When I’m in the community or around family, people tend to ask me education questions. I’m asked about education topics in the news or my thoughts about what is happening inside our local schools. Earlier this week, I received an inquiry on my Facebook wall from a parent of an IPS third grader.
“I have a question about grades when the teacher leaves before the end of the school year. My son’s report card came yesterday and there were no grades for his homeroom, only grades for specials (I assume because his teacher didn’t turn in grades) but he has honor roll and a 3.5 GPA. How will this (not having a grade for his main courses) affect him or will it?”
My first response was to click the angry emotion on the post because I did not understand why this happened. There should be someone responsible for verifying final grades was ready and entered before report cards were printed and sent home.
Later, the parent shared a copy of the report card. I noticed not only was her child’s fourth quarter grades missing, but also the first quarter grades were missing. Because of this, I wrongly assumed the teacher arrived after the start of the school year. The parent then informed me the teacher was there since the beginning of the school year but left in March after the Indiana Reading Evaluation And Determination (IREAD-3) assessment. After the first quarter, the school changed how they did report cards and this is why the first quarter grades were also missing on the final report card. Why would a school make this change after the school year began?
To give me more perspective, the parent shared more information with me. She attended this same elementary school as a child. The principal that was at the school when she was in fifth grade was the same principal at the school up until two school years ago. She heard her son’s teacher, who he also had in first grade, left for another job that was less stressful, fewer hours, and had better pay. Although she was told that the substitute teacher replacement was great, she only had one contact with the substitute when she picked her child up from school one day.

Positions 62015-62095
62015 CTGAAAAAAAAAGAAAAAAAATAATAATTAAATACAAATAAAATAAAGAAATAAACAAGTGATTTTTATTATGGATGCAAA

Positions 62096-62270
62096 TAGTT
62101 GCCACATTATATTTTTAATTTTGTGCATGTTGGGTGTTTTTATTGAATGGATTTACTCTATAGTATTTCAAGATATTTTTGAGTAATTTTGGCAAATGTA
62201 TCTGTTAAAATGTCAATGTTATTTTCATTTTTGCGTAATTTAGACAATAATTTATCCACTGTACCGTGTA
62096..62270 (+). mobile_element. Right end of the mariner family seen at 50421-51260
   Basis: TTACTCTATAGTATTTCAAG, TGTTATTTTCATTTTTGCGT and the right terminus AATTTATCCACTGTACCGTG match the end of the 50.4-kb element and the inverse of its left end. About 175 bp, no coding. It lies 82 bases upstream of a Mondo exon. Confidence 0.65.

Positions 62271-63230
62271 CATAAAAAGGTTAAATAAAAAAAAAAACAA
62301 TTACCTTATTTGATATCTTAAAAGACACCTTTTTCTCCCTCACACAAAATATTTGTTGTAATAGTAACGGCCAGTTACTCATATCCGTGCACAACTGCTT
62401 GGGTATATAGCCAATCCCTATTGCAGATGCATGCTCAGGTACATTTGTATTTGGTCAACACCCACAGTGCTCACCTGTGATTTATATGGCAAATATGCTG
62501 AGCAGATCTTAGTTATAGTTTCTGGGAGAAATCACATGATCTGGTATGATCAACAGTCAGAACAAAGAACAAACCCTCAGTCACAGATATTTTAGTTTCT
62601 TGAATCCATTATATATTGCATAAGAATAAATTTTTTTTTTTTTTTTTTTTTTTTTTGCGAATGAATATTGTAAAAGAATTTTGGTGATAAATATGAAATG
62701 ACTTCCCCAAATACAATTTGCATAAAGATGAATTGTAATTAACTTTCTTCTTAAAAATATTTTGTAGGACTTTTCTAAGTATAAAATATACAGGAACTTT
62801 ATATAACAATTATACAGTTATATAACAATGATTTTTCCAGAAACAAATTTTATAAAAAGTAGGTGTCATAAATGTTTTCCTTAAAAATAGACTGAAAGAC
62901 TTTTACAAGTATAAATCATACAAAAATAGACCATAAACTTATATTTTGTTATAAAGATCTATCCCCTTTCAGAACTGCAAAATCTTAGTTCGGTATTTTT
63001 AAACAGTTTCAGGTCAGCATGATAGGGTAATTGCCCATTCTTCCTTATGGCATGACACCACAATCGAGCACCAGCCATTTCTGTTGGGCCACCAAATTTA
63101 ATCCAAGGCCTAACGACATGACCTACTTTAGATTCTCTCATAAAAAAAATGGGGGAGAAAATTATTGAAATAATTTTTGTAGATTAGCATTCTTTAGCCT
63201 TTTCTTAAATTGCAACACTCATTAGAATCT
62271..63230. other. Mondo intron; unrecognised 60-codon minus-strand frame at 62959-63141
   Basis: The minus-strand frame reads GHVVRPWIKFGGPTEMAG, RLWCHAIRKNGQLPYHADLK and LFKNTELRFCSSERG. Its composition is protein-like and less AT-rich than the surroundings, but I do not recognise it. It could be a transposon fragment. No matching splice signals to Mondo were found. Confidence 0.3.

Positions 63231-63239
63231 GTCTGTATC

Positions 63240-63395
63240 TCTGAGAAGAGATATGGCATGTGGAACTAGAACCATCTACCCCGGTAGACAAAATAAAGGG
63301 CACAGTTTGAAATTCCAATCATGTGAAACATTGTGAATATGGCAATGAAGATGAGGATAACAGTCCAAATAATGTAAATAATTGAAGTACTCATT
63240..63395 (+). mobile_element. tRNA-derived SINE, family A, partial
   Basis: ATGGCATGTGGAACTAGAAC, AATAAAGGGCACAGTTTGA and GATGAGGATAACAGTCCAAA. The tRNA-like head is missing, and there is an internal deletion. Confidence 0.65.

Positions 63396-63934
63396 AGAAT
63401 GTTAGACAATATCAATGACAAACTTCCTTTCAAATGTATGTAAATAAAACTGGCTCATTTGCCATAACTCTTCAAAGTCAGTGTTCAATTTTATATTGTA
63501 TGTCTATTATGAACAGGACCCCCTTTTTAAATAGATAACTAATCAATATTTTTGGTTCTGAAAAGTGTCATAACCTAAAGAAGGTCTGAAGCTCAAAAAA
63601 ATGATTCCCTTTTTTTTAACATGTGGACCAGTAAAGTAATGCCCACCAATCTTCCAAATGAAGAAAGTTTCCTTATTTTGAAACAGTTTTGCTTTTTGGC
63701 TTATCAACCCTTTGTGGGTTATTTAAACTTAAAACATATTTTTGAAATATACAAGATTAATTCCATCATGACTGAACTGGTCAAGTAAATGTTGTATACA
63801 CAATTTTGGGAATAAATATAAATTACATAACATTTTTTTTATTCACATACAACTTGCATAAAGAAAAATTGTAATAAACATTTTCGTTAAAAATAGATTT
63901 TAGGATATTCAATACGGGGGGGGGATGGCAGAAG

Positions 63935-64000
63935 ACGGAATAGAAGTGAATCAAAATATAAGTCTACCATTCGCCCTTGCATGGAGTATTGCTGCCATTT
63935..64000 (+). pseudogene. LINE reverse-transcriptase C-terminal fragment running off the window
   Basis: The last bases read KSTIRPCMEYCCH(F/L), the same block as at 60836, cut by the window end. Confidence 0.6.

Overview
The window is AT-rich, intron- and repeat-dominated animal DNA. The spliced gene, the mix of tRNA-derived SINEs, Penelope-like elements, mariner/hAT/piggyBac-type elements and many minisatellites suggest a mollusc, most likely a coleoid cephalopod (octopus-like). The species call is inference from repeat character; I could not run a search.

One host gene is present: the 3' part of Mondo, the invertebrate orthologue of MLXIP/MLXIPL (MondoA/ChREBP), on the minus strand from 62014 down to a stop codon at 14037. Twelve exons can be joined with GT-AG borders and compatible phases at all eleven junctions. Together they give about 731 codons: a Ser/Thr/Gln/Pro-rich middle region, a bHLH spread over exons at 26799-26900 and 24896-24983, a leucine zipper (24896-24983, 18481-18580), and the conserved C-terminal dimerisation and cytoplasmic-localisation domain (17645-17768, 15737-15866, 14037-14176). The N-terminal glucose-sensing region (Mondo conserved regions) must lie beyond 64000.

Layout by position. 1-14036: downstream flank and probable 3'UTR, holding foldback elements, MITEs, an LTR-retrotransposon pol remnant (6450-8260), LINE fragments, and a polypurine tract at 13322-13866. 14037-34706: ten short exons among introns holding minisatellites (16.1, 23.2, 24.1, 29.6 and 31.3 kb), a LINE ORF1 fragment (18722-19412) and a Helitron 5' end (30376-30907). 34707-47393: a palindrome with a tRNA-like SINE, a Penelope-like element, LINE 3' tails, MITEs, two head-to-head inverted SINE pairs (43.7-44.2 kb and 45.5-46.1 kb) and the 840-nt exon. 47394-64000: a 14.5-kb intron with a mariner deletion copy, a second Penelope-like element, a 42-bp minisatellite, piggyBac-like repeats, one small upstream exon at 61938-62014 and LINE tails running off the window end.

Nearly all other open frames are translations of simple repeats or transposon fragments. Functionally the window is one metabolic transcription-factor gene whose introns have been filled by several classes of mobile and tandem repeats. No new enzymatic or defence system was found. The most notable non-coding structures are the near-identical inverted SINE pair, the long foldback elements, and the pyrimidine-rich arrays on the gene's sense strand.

As a parent, you have the right to contact your child’s school when you have concerns and this is what I advised her to do. After contacting the principal about the missing grades, the principal did a mass phone call to the parents to inform them new report cards would be issued in about a week. Knowing the teacher was absent during the fourth quarter and the school failed to send home grades when the report card was originally sent makes me wonder if there are even grades available to put on the report cards when they are mailed again. If there are not grades, how will the school determine what grades to put on the report card?
At the end of the day, this parent is concerned about what her child learned at the end of the school year after the teacher quit. In the research study, “How Teacher Turnover Harms Student Achievement,” researchers found, “teacher turnover has a significant and negative impact on student achievement in both math and English/language arts.”
With missing fourth quarter grades, no explanation of why the grades were missing, and no communication about her child’s progress during the fourth quarter from the substitute teacher, this parent is left guessing if the grades that will be provided later has any value and if her child will be ready for the fourth grade. She is considering if it would it be in her child’s best interest to transfer him to Beech Grove schools.
I wonder what the school could have done differently to support the teacher so the teacher would stay at least through the end of the school year. All we can hope is the school uses this as a learning experience, so this will not happen again or more parents might consider looking for another school to educate their children.